Equipped to deal with uncertainty in climate and impacts predictions: lessons from internal peer review
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Wesselink A, Challinor AJ, Watson J, Beven K, Allen I, Hanlon H, Lopez A, Lorenz S, Otto F, Morse A, Rye C, Saux-Picard S, Stainforth D, Suckling E. 2015. Equipped to deal with uncertainty in climate and impacts predictions: lessons from internal peer review. Climatic Change 132(1):1-14.
Permanent link to cite or share this item: https://hdl.handle.net/10568/75780
The quantification of uncertainty is an increasingly popular topic, with clear importance for climate change policy. However, uncertainty assessments are open to a range of interpretations, each of which may lead to a different policy recommendation. In the EQUIP project researchers from the UK climate modelling, statistical modelling, and impacts communities worked together on ‘end-to-end’ uncertainty assessments of climate change and its impacts. Here, we use an experiment in peer review amongst project members to assess variation in the assessment of uncertainties between EQUIP researchers. We find overall agreement on key sources of uncertainty but a large variation in the assessment of the methods used for uncertainty assessment. Results show that communication aimed at specialists makes the methods used harder to assess. There is also evidence of individual bias, which is partially attributable to disciplinary backgrounds. However, varying views on the methods used to quantify uncertainty did not preclude consensus on the consequential results produced using those methods. Based on our analysis, we make recommendations for developing and presenting statements on climate and its impacts. These include the use of a common uncertainty reporting format in order to make assumptions clear; presentation of results in terms of processes and trade-offs rather than only numerical ranges; and reporting multiple assessments of uncertainty in order to elucidate a more complete picture of impacts and their uncertainties. This in turn implies research should be done by teams of people with a range of backgrounds and time for interaction and discussion, with fewer but more comprehensive outputs in which the range of opinions is recorded.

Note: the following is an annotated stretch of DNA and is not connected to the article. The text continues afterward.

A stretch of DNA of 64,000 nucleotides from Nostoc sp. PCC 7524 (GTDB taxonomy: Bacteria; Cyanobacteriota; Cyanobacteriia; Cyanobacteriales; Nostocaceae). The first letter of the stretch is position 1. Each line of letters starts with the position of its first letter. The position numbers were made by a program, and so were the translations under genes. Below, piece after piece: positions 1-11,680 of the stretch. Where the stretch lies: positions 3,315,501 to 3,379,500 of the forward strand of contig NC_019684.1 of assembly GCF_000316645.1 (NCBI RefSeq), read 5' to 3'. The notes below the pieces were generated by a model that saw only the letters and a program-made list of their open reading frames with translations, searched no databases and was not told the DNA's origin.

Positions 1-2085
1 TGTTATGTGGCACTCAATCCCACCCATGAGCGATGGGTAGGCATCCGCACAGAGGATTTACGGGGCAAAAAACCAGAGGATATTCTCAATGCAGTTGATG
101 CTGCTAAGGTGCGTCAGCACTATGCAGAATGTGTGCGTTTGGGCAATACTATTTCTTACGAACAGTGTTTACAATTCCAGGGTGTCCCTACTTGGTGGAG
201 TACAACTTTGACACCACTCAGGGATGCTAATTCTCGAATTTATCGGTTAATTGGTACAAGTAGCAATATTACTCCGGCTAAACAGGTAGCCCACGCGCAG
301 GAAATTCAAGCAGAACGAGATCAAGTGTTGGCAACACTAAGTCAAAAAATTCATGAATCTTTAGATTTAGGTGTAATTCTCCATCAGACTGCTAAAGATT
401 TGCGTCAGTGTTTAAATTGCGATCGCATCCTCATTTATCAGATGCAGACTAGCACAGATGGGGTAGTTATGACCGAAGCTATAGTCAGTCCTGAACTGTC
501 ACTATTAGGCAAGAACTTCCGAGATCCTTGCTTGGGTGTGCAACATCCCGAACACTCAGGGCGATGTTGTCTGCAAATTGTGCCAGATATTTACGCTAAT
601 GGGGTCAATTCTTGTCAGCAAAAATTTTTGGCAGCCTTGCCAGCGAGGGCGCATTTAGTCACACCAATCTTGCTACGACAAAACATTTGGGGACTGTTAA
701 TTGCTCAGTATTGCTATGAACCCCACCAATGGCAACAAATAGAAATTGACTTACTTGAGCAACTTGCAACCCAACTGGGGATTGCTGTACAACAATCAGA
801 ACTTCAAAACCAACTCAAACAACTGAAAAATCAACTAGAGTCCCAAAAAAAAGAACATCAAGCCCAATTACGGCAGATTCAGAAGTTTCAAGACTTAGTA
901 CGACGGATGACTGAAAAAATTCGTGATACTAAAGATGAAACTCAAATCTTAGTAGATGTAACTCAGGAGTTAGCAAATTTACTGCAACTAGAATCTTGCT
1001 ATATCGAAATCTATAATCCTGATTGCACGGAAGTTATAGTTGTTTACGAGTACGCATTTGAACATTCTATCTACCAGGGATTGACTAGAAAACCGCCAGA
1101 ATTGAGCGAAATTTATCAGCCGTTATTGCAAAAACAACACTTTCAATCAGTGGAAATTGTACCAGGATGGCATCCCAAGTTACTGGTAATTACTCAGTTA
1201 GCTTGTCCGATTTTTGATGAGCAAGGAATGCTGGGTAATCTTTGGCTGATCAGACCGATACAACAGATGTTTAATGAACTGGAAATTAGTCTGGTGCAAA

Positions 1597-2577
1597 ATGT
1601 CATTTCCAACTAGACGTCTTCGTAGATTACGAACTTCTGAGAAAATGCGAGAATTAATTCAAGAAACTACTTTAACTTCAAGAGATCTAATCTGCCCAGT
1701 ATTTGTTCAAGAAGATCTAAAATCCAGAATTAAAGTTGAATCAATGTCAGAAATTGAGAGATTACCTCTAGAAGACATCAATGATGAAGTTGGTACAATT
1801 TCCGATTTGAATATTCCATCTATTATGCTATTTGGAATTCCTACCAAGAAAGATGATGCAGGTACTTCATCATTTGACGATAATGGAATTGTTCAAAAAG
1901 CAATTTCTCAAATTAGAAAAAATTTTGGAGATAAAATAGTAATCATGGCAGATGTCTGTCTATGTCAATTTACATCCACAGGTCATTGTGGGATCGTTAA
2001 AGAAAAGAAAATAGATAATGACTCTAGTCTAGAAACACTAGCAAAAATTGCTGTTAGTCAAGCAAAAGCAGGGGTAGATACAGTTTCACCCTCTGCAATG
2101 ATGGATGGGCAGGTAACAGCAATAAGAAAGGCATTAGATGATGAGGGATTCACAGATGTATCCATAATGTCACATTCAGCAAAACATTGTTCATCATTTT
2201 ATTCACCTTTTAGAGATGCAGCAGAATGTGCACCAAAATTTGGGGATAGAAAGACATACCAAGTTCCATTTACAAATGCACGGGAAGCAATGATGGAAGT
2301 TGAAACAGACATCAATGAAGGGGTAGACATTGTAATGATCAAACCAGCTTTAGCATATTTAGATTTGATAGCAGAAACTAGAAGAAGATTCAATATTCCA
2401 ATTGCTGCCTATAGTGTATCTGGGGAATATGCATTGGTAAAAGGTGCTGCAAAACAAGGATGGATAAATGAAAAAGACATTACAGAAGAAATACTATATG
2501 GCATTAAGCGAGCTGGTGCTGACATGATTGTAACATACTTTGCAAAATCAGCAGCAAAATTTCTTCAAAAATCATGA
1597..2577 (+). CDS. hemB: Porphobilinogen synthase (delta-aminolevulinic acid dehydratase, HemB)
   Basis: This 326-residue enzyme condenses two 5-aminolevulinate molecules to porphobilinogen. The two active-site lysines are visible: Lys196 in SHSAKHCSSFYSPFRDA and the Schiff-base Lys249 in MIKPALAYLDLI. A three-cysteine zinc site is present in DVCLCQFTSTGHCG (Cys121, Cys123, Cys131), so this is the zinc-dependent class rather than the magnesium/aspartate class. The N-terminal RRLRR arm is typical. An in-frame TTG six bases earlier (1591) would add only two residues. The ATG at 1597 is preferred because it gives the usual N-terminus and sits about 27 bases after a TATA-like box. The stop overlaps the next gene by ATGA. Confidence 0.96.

SubjectsCLIMATE-SMART TECHNOLOGIES AND PRACTICES;
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